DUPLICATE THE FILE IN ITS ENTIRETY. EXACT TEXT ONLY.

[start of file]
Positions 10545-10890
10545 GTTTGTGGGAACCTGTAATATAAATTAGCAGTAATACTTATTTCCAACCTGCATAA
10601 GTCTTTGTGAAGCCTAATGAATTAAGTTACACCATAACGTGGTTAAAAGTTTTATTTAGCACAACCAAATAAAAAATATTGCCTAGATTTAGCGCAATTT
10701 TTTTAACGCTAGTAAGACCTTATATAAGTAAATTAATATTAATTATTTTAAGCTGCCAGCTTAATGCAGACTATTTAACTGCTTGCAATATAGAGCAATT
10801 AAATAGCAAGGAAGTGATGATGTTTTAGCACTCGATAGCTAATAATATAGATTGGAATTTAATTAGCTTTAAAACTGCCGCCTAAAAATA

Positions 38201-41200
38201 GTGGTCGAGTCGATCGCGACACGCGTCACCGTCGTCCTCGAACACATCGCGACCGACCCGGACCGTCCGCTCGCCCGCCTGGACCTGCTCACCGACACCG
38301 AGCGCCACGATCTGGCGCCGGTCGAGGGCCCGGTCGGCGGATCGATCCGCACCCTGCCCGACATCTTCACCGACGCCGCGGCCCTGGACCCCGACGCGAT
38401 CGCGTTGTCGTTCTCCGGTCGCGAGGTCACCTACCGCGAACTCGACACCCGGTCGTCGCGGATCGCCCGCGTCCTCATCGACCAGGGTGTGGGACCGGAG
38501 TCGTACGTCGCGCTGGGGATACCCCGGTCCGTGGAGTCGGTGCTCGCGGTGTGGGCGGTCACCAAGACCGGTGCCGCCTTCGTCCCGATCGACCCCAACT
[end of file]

Positions 10545-10890
10545 GTTTGTGGGAACCTGTAATATAAATTAGCAGTAATACTTATTTCCAACCTGCATAA
10601 GTCTTTGTGAAGCCTAATGAATTAAGTTACACCATAACGTGGTTAAAAGTTTTATTTAGCACAACCAAATAAAAAATATTGCCTAGATTTAGCGCAATTT
10701 TTTTAACGCTAGTAAGACCTTATATAAGTAAATTAATATTAATTATTTTAAGCTGCCAGCTTAATGCAGACTATTTAACTGCTTGCAATATAGAGCAATT
10801 AAATAGCAAGGAAGTGATGATGTTTTAGCACTCGATAGCTAATAATATAGATTGGAATTTAATTAGCTTTAAAACTGCCGCCTAAAAATA

Positions 38201-41200
38201 GTGGTCGAGTCGATCGCGACACGCGTCACCGTCGTCCTCGAACACATCGCGACCGACCCGGACCGTCCGCTCGCCCGCCTGGACCTGCTCACCGACACCG
38301 AGCGCCACGATCTGGCGCCGGTCGAGGGCCCGGTCGGCGGATCGATCCGCACCCTGCCCGACATCTTCACCGACGCCGCGGCCCTGGACCCCGACGCGAT
38401 CGCGTTGTCGTTCTCCGGTCGCGAGGTCACCTACCGCGAACTCGACACCCGGTCGTCGCGGATCGCCCGCGTCCTCATCGACCAGGGTGTGGGACCGGAG
38501 TCGTACGTCGCGCTGGGGATACCCCGGTCCGTGGAGTCGGTGCTCGCGGTGTGGGCGGTCACCAAGACCGGTGCCGCCTTCGTCCCGATCGACCCCAACT